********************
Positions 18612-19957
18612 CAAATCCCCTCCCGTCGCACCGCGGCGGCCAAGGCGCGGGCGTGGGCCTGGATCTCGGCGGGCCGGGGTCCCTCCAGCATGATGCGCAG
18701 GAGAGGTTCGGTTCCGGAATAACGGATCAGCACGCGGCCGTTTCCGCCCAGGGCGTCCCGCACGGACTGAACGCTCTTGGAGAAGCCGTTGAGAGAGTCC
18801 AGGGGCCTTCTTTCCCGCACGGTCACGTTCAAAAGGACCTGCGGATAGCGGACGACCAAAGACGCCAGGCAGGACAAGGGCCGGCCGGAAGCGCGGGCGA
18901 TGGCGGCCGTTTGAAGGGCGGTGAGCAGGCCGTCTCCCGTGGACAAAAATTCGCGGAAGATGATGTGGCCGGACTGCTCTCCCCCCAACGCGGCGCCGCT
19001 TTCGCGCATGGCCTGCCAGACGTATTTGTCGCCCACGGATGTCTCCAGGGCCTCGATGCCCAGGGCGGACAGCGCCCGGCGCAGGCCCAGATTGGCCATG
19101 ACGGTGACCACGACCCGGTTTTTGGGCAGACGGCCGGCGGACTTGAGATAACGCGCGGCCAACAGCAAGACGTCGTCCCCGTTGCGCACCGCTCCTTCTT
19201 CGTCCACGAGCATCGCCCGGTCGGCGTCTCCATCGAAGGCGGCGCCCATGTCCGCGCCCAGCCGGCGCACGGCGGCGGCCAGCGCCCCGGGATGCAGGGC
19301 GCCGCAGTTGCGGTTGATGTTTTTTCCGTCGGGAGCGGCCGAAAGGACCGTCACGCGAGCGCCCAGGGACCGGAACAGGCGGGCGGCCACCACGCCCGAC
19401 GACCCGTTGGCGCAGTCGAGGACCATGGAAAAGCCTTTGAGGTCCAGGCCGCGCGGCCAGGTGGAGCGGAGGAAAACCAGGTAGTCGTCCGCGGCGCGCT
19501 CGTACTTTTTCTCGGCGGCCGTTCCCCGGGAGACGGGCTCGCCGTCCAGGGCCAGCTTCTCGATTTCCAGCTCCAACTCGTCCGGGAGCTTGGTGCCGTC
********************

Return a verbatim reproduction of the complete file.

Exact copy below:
Positions 18612-19957
18612 CAAATCCCCTCCCGTCGCACCGCGGCGGCCAAGGCGCGGGCGTGGGCCTGGATCTCGGCGGGCCGGGGTCCCTCCAGCATGATGCGCAG
18701 GAGAGGTTCGGTTCCGGAATAACGGATCAGCACGCGGCCGTTTCCGCCCAGGGCGTCCCGCACGGACTGAACGCTCTTGGAGAAGCCGTTGAGAGAGTCC
18801 AGGGGCCTTCTTTCCCGCACGGTCACGTTCAAAAGGACCTGCGGATAGCGGACGACCAAAGACGCCAGGCAGGACAAGGGCCGGCCGGAAGCGCGGGCGA
18901 TGGCGGCCGTTTGAAGGGCGGTGAGCAGGCCGTCTCCCGTGGACAAAAATTCGCGGAAGATGATGTGGCCGGACTGCTCTCCCCCCAACGCGGCGCCGCT
19001 TTCGCGCATGGCCTGCCAGACGTATTTGTCGCCCACGGATGTCTCCAGGGCCTCGATGCCCAGGGCGGACAGCGCCCGGCGCAGGCCCAGATTGGCCATG
19101 ACGGTGACCACGACCCGGTTTTTGGGCAGACGGCCGGCGGACTTGAGATAACGCGCGGCCAACAGCAAGACGTCGTCCCCGTTGCGCACCGCTCCTTCTT
19201 CGTCCACGAGCATCGCCCGGTCGGCGTCTCCATCGAAGGCGGCGCCCATGTCCGCGCCCAGCCGGCGCACGGCGGCGGCCAGCGCCCCGGGATGCAGGGC
19301 GCCGCAGTTGCGGTTGATGTTTTTTCCGTCGGGAGCGGCCGAAAGGACCGTCACGCGAGCGCCCAGGGACCGGAACAGGCGGGCGGCCACCACGCCCGAC
19401 GACCCGTTGGCGCAGTCGAGGACCATGGAAAAGCCTTTGAGGTCCAGGCCGCGCGGCCAGGTGGAGCGGAGGAAAACCAGGTAGTCGTCCGCGGCGCGCT
19501 CGTACTTTTTCTCGGCGGCCGTTCCCCGGGAGACGGGCTCGCCGTCCAGGGCCAGCTTCTCGATTTCCAGCTCCAACTCGTCCGGGAGCTTGGTGCCGTC